Escaping the Global Complexity Trap
Democracy and capitalism, coupled with modern science, have given rise to a remarkable flourishing of thought, creativity, expression, and invention, which has entrenched the longstanding assumption that knowledge – and prospects for human control of our fate – would steadily increase. But we have now entered a phase in which increasing complexity is creating a world that no one understands in detail.
SAUSALITO, CALIFORNIA – Modern civilization has set a trap for itself, as ever more complex technologies are deployed at an accelerating rate. Every second, billions of devices, protocols, ideas, traditions, and people interact around the world. The resulting increase in complexity poses a huge and possibly unmanageable challenge.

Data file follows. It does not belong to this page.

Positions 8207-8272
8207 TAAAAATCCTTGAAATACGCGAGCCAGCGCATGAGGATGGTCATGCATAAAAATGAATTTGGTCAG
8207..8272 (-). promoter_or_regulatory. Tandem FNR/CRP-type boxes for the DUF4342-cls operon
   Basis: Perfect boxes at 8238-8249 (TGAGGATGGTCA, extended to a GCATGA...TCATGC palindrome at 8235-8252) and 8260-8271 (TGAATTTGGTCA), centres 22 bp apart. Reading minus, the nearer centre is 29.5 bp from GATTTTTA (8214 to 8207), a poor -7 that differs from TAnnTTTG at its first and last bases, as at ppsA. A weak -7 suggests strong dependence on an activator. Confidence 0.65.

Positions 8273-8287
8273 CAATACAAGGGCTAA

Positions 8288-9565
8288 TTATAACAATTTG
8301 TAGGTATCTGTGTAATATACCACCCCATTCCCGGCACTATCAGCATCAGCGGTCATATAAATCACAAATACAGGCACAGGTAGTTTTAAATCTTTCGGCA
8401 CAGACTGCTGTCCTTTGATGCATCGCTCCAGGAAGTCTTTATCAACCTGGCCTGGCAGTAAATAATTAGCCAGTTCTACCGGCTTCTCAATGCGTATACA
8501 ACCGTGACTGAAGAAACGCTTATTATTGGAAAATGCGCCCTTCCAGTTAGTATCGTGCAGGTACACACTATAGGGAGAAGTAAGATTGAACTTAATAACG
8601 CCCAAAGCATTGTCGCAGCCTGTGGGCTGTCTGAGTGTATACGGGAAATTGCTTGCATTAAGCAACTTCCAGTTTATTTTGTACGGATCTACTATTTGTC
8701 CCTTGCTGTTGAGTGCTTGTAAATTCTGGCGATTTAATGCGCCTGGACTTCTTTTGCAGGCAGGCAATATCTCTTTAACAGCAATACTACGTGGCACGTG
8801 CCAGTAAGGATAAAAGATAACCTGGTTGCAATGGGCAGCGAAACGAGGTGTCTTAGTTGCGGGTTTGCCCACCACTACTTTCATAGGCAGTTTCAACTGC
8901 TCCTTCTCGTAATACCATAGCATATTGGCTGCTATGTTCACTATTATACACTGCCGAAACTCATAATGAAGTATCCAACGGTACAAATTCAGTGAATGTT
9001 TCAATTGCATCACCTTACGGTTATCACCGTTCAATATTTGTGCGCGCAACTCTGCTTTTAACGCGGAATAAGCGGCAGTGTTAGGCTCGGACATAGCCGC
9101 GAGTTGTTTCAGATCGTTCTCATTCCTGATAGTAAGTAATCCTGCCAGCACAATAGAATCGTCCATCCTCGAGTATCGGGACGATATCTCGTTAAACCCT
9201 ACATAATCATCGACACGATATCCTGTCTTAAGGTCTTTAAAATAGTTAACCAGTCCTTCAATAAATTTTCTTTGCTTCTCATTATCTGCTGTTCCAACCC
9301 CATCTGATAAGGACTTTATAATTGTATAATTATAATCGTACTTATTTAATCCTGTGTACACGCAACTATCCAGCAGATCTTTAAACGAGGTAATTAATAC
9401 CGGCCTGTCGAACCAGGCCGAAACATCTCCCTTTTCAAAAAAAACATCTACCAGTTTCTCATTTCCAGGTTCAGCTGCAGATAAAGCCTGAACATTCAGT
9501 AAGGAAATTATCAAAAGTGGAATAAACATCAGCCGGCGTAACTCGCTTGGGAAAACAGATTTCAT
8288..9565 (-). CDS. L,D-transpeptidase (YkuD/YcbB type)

Experts understand parts of the system, but the whole is far beyond the comprehension of any scientist, citizen, or political leader. To address the big global challenges of the next decade, we need a paradigm shift in societal regulatory systems to break us out of the complexity trap.
While humanity arrived at this point gradually, there have been foreshocks at earlier stages of technological development. Over the last several hundred years, science and technology, guided by reason and knowledge, have clearly improved daily life for most of humanity. But progress is not linear. Each advance produces some kind of disruption and side effects that society then struggles to address.
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